Cantonment is the first step in a process of eventual integration into the government’s armed forces or reception of a disarmament, demobilization and reintegration (DDR) package. Opposition groups in the country have a long history of inflating troop numbers, which strains the limited amount of resources available for DDR packages and complicates the integration process. Futiyo’s forces, however, are formal SPLA IO members and anticipate participation in the cantonment and unification process. Many other smaller armed groups throughout the Equatorias remain independent.
Geography & logistics
Andari, Bagidi, Bariguna, Ezo Centre, Naandi, Yandiri
Ezo County borders both CAR and DRC to the southwest. It borders Nzara County to the east, Tambura and Nagero Counties to the west and Lakes State to the north. The River Sue flows north through Ezo County. The River Tonj crosses the northeast portion of the county. A third river flows into the River Sue along the border with Tambura County.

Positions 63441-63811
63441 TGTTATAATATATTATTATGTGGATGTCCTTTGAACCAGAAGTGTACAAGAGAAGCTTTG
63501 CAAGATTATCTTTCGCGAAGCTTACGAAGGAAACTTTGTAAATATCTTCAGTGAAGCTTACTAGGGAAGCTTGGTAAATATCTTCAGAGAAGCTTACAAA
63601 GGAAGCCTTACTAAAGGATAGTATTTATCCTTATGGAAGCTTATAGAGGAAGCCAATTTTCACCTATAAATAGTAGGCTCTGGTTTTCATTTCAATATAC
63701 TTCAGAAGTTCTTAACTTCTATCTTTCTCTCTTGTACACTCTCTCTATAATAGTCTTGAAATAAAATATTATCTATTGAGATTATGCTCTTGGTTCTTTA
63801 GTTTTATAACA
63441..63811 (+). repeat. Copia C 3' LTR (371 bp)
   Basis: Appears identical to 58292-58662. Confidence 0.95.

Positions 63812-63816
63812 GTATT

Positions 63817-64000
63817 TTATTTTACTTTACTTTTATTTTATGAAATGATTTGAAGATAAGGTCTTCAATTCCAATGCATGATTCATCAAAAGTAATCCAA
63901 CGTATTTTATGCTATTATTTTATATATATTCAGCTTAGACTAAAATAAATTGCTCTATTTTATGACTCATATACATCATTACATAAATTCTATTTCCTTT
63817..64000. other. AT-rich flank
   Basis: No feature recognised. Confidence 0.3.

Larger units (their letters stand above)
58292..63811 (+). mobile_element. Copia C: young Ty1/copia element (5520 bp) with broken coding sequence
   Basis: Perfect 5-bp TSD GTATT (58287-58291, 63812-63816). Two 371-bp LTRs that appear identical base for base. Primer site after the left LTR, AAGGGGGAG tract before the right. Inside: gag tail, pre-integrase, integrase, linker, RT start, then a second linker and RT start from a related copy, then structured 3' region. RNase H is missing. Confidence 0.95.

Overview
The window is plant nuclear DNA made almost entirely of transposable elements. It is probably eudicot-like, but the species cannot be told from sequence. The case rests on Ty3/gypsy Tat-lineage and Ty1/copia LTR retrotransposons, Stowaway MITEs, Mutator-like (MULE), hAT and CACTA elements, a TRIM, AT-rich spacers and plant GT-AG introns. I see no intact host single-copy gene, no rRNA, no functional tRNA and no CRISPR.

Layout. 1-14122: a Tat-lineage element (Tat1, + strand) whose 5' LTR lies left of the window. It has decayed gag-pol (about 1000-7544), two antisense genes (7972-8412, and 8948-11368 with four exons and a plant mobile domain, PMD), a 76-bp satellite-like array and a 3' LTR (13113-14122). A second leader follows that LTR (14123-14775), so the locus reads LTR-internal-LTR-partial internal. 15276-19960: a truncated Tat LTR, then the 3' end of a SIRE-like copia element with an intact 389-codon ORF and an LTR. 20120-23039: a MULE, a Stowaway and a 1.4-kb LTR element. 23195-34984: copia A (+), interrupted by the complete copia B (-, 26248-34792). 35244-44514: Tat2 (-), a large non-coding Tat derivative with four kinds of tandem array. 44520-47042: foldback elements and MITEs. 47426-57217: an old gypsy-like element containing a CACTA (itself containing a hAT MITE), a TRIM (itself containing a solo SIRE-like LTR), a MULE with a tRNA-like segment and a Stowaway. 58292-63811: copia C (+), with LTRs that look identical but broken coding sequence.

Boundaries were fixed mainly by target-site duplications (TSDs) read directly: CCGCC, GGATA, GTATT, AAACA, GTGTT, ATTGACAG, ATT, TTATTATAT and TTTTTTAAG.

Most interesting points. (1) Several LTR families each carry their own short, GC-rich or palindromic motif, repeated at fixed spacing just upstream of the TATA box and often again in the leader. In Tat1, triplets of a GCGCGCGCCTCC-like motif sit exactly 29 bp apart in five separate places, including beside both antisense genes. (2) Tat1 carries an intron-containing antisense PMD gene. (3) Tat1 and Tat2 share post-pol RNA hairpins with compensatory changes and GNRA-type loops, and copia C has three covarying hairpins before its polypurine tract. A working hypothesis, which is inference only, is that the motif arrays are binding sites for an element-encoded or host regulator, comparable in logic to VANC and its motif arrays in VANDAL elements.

Several roads intersect at Ezo town along the DRC and CAR border. A major road connects Ezo via Naadi to the major road that runs from Wau (Western Bar el Ghazal State) to Yambio and Juba (Central Equatoria State). The logistics cluster issued a consistent warning for the Wau Yambio route (through Ezo County) from May 2015 to February 2016. The route was designated as “passable with difficulties” and “many critical spots” in late 2015. Secondary roads head south from Ezo into DRC and northwest along the county’s border with CAR.
All season fixed-wing airstrips
None. The only fixed wing airstrip is in Western Equatoria is in neighboring Nzara County.
Information last updated: 26/08/16